Auto accidents in Texas are a common occurrence, especially in some of the major cities that have experienced fast grow in the past years like Austin, San Antonio, Dallas, or Houston. Often times, these accidents result in significant injuries or even fatalities. If you or your loved one was involved in an auto accident, it is critical to understand your rights. If you do not, you may be prejudiced and may lose the ability to be fairly compensated.
A Successful Claim for Damages in Austin
First, you, the injured person (“plaintiff”) must show that the person that caused the accident (“defendant”) owed you a duty. Basically, to establish duty, you must show that the defendant owed a duty to you to act in a reasonable way. Generally, Texas law finds that motorists owe a duty to pay attention to the road and not to be distracted by cell phones, for example.
Second, you must show that defendant breached such duty. You, as the injured plaintiff, must show that defendant failed to do something, or even refrain from doing something, that is considered to be his or her duty. For instance, if a driver is reading a text message on his cellphone while driving and hits another vehicle in the process, he has breached his duty to pay attention to the road.
Third, plaintiff must show “cause-in-fact”. You must prove that your injury was in fact caused by defendant’s breach of such duty. For example, the young boy would not have been hit and injured by the driver had the driver been paying attention and conforming to his duties owed.
Fourth, you as plaintiff must establish proximate cause. Fundamentally, to show this, you must illustrate that it was obvious to a reasonable person that reading a text message while driving, for example, could result in someone’s injuries. In other words, the accident must have been foreseeable.
Fifth, the plaintiff must show damages. Damages in negligence actions are not presumed; they must be shown. The plaintiff must have suffered some actual harm to be compensated.
Types of Damages Recoverable
Many damages in an automobile accident case are considered “compensatory” damages. Basically, compensatory damages are aimed at compensating the injured person for a variety of losses stemming from the accident. This includes, but is not limited to:
- Medical treatment, both past and present;
- Lost income;
- Pain and suffering;
- Vehicle damage or property damage;
- Future lost earnings.
Normally, Texas automobile accident cases do not make it to trial. Most are resolved by car accident lawyers in a settlement before trial. However, if you do go to trial for your injury, and if your jury finds that the defendant is liable for your injuries, the jury will then make a specific finding as to the extent of that liability. In other words, the jury will make a determination if the defendant bears all of the blame for the accident, or does some degree of fault belong to you, the plaintiff; this is discussed below.
Texas’ Modified Comparative Fault Rule
Texas uses a “modified” comparative fault rule to determine amount of liability. This comes into play when the plaintiff is also found to be at some degree of fault for causing the accident. For example, suppose that the jury decides that your total losses stemming from your accident amounted to $100,000. But the evidence indicates that you were 40% at fault for the accident and the other driver was 60% at fault. According to Texas’ modified comparative fault rule, you would receive 60% of the total damages award, or $60,000.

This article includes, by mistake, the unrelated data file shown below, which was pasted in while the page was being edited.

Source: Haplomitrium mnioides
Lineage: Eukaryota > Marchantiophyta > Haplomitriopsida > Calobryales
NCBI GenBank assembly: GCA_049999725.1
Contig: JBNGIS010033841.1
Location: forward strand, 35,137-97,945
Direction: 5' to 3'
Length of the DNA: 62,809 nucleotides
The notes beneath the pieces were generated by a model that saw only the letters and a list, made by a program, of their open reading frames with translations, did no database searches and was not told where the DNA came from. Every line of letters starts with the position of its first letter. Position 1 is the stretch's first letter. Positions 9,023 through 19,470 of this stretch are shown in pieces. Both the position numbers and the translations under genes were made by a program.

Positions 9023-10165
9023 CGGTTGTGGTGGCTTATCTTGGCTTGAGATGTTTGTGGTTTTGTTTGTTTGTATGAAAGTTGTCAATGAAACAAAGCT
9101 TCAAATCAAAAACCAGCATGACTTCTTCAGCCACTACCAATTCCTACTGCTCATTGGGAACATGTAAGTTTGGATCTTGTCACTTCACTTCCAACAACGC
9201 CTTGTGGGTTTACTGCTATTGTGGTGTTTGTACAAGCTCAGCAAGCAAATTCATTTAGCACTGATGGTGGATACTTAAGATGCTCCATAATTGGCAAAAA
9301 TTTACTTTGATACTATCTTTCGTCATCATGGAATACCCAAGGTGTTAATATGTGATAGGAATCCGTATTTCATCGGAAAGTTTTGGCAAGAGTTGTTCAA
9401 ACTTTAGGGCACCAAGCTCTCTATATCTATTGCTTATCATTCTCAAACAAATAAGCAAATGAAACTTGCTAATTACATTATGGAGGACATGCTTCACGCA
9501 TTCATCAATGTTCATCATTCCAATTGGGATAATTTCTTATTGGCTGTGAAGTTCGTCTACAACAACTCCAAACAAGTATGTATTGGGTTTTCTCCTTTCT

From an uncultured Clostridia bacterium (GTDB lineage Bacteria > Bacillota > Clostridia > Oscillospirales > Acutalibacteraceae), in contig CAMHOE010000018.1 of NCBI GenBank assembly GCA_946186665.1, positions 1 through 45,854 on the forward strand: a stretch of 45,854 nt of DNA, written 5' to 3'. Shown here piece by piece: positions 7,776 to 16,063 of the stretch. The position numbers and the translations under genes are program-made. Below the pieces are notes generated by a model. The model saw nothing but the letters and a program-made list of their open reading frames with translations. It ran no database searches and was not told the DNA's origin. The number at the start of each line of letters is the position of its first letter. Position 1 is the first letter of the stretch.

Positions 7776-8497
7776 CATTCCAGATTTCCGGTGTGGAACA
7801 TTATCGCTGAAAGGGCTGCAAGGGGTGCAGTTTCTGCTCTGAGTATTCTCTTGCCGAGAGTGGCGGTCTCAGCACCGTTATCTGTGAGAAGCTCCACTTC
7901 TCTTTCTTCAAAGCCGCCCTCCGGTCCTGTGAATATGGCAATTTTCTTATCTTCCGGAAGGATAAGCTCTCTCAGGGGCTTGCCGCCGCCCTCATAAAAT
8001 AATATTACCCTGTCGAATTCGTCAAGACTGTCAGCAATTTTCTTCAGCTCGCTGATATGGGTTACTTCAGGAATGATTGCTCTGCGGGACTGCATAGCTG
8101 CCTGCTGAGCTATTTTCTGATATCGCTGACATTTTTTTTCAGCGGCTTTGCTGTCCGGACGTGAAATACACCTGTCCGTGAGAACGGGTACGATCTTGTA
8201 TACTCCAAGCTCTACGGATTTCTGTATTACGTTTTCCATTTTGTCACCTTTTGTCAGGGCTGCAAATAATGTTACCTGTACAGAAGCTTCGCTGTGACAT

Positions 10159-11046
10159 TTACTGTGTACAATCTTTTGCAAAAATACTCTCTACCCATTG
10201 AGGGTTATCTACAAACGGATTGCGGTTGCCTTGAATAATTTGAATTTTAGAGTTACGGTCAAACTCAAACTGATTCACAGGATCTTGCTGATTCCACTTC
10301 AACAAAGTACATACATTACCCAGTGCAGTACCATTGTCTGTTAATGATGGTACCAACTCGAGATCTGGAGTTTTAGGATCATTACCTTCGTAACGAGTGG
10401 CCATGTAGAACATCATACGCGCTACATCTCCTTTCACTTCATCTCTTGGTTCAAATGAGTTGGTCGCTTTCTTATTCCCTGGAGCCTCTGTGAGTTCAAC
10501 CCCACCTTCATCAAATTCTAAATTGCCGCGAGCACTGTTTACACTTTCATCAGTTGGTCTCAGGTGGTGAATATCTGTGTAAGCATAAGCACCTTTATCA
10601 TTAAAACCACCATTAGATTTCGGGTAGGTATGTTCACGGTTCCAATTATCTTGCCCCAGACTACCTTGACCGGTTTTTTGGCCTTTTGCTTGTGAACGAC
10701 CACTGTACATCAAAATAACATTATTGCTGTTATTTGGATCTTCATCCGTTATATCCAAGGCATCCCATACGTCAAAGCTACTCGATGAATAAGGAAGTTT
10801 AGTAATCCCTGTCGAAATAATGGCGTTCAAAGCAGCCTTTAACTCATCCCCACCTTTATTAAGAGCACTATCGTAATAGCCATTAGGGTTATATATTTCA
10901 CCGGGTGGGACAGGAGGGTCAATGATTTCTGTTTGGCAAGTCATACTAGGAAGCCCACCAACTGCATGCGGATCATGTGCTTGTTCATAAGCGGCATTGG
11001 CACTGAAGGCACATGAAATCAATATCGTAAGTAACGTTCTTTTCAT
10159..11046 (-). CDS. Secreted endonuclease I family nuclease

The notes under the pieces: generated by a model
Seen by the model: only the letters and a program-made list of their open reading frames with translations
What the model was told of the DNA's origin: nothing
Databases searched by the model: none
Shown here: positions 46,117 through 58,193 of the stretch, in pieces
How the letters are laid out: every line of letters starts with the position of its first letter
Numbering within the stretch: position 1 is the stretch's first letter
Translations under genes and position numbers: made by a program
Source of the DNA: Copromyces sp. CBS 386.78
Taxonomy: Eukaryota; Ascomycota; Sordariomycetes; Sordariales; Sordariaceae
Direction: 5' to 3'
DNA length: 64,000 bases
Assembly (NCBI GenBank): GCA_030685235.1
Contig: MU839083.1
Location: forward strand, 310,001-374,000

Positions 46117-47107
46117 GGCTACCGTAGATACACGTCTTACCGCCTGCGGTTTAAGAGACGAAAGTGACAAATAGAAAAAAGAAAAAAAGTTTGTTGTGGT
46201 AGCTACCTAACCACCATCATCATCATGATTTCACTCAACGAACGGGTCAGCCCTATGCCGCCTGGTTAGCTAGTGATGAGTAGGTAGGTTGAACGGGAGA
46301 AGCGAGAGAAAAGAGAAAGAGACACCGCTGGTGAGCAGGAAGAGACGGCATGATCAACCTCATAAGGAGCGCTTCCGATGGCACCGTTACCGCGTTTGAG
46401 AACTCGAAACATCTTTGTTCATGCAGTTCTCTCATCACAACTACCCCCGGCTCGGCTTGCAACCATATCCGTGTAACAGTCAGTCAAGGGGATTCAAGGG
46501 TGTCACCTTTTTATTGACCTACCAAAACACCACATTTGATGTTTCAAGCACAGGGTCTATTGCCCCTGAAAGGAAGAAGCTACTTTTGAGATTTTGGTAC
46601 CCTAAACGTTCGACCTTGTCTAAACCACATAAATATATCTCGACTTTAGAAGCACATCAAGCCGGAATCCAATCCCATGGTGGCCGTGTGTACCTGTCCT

This particular rule allows you to recover some degree of damages as long as your fault was 50% or less. You must be found to be at the same degree of fault, or less, than the defendant. However, note that if you were found to be more than 50% at fault, even just 51%, then you would be completely barred from any sort of recovery under Texas’ modified comparative fault rule. To expand upon this point, a person could be at fault 49% and cause you injuries, but you would still not be able to recover. This is one of the reasons why it is so important to have experienced personal injury lawyers on your side, especially in cases where the person who you believe to be at-fault is disputing liability or if their insurance company is saying that you bear some percentage of fault.
Statute of Limitations
Under Texas law, if you are injured in a personal injury accident, including a car wreck, you have two years to file your claim in court. This two-year period begins on the date of the accident. A different time limit applies when the government or a government employee caused the accident; for example, if you are rear-ended by a U.S. mail carrier. In those cases, you have to act fast. You must file an administrative claim regarding the incident, but you have a shorter period of time to do so. If you were injured due to the fault of someone else and you suspect that person was in the course and scope of their work with a company, potentially a governmental agency, you should consult with an experienced personal injury attorney as soon as possible. Government bodies and agencies are entitled to receive notice of your claim within very specific periods of time. If you try to give notice on your own, you may end up giving notice to the wrong agency or not complying with certain statutory requirements. Such failure may hurt your case in the future. Call us now if you were injured in a car accident.
Call an Experienced Car Accident Lawyer in Austin
Pastrana Law Firm attorneys are waiting to help you. If you or someone you love has been injured in a car accident in Austin, call us at 512-474-4487.